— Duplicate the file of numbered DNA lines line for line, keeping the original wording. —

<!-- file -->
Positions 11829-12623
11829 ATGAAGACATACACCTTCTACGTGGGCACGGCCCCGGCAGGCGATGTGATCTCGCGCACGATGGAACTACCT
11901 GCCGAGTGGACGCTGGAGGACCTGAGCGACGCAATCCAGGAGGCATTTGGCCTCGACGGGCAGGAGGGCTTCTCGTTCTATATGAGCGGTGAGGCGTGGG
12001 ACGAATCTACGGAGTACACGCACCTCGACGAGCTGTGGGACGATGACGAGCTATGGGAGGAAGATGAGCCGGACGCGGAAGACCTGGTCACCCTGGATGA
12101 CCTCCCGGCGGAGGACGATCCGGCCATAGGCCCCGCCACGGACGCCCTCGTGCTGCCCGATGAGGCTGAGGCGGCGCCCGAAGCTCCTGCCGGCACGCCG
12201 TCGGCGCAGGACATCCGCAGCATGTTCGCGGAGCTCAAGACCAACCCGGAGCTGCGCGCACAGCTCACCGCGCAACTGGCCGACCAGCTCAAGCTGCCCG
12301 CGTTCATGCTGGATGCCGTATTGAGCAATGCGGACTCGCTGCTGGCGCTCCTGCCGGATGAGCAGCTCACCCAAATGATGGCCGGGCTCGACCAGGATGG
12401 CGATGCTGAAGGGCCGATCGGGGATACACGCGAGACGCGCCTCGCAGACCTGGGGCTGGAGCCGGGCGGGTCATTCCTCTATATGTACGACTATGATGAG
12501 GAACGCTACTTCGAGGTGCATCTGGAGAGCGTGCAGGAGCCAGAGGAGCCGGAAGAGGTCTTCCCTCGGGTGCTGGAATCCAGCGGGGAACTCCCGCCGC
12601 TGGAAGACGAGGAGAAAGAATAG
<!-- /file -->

Positions 11829-12623
11829 ATGAAGACATACACCTTCTACGTGGGCACGGCCCCGGCAGGCGATGTGATCTCGCGCACGATGGAACTACCT
11901 GCCGAGTGGACGCTGGAGGACCTGAGCGACGCAATCCAGGAGGCATTTGGCCTCGACGGGCAGGAGGGCTTCTCGTTCTATATGAGCGGTGAGGCGTGGG
12001 ACGAATCTACGGAGTACACGCACCTCGACGAGCTGTGGGACGATGACGAGCTATGGGAGGAAGATGAGCCGGACGCGGAAGACCTGGTCACCCTGGATGA
12101 CCTCCCGGCGGAGGACGATCCGGCCATAGGCCCCGCCACGGACGCCCTCGTGCTGCCCGATGAGGCTGAGGCGGCGCCCGAAGCTCCTGCCGGCACGCCG
12201 TCGGCGCAGGACATCCGCAGCATGTTCGCGGAGCTCAAGACCAACCCGGAGCTGCGCGCACAGCTCACCGCGCAACTGGCCGACCAGCTCAAGCTGCCCG
12301 CGTTCATGCTGGATGCCGTATTGAGCAATGCGGACTCGCTGCTGGCGCTCCTGCCGGATGAGCAGCTCACCCAAATGATGGCCGGGCTCGACCAGGATGG
12401 CGATGCTGAAGGGCCGATCGGGGATACACGCGAGACGCGCCTCGCAGACCTGGGGCTGGAGCCGGGCGGGTCATTCCTCTATATGTACGACTATGATGAG
12501 GAACGCTACTTCGAGGTGCATCTGGAGAGCGTGCAGGAGCCAGAGGAGCCGGAAGAGGTCTTCCCTCGGGTGCTGGAATCCAGCGGGGAACTCCCGCCGC
12601 TGGAAGACGAGGAGAAAGAATAG